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Reeba

The red demon dog...

Imagine an AAA (Agility Addicts Anonymous) meeting. Hi, my name is Jody and I'm a dog-a-holic. I am owned by four dogs - three Collies and a  Bichon X.  I've been into Agility since January 2014. I live on the Isle of Man and I'm a proud member of Douglas Dog Club. This is my story.

It all started on a cold, crisp October evening back in 2013, October 22nd to be precise. On that fateful day I went to look at - yes, just an innocent visit - a litter of pups that just popped into the world only hours before. Who was I kidding. I went to view with the intention of fluttering my eyelashes at my other half and bringing one home 10 weeks later. It worked! I now own a red & white Collie called Reeba.

My agility bug began when Reeba was only three months old. Don't panic... she was nowhere near ready or able when the bug bit me!  My friend Charlotte was competing with her dog Foxy and I went along to watch.  Halfway through, she said, 'Hey Jody, why don't you run Foxy?' And the rest is history! We won our class and I was beaming. Little did I know at the time that Foxy was a distance handled dog and, therefore, she would have run for anyone who could point at the right bit of equipment at the right time. Never the less, I was bitten and I was bitten hard!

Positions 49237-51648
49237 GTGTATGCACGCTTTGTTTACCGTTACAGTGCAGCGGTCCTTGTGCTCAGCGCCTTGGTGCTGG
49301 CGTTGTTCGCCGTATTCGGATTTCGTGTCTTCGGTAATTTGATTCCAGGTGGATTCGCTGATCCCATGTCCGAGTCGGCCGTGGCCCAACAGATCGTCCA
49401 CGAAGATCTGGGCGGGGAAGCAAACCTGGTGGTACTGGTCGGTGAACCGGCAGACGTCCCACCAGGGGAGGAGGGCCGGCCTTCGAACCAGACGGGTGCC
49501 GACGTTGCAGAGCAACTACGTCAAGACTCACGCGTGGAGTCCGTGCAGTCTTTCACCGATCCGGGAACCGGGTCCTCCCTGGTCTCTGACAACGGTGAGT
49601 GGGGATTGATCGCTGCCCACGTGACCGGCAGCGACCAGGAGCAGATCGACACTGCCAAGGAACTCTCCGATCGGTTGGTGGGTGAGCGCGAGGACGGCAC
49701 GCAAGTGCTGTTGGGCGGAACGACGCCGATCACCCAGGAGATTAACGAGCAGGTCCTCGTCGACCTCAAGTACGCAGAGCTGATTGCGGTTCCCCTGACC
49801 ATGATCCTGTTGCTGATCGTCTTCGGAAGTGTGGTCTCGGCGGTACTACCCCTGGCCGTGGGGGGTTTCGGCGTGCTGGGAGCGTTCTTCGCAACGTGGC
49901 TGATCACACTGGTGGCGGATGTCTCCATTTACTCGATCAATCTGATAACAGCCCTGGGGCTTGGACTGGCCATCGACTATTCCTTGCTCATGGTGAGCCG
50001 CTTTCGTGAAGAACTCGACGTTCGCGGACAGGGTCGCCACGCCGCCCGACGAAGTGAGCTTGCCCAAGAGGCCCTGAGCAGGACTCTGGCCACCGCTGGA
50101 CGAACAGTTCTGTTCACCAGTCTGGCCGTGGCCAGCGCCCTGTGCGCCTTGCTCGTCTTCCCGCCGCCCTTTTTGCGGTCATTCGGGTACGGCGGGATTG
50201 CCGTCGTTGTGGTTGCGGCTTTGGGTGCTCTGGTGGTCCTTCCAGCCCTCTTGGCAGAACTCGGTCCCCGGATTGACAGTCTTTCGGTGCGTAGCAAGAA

In order to start agility, I knew I needed basic obedience skills, so I signed us - Reeba and me - up to an Obedience course and got stuck into waits, lefts, rights and various other commands that come with these lessons, Wow! I was so proud of my switched on super cute 12 week old puppy! I tried to get as much groundwork in knowing I had to wait until she became the right age to start agility. I took part in a 10 week starter agility course in June 2014 - fear not, groundwork only - and was accepted into Douglas DTC, my local agility club.

My problems begin
As Reeba turned 10 months, she started to change. Gone was my super cute, 'butter wouldn't melt' red & white collie puppy and, in her place, was a demon, a hairy red demon! What happened? What did I do wrong? Was this the real Reeba? I had to question if Agility agreed with her?

My club was amazing.

  • 'Don't worry,' they said.

  • 'She will settle,' they said.

  • 'This is normal for a hyped up dog,' they said.

  • 'We can sort it,' they said.

Week in, week out, she got faster and naughtier. She was once described by a visiting trainer as a Ferrari with no brakes.

We faced quite a few problems, snapping at dogs, antagonising other dogs, charging at dogs on the sidelines if she gets bored waiting for her turn, constantly barking and lunging - and that's with me at full concentration, trying to stop her. She is worse if I lose concentration for even half a second.

Do you know what the most frustrating thing is? At home she sleeps like a baby in my arms and is so soft and gentle that I'm constantly saying, 'But... she's not like this at home.' She doesn't attack my dogs at home. She's a gem out walking. She just acts like a demon here at Agility! Honestly!

Too late. She was labelled as THAT DOG, Beware, Reeba, the red demon dog!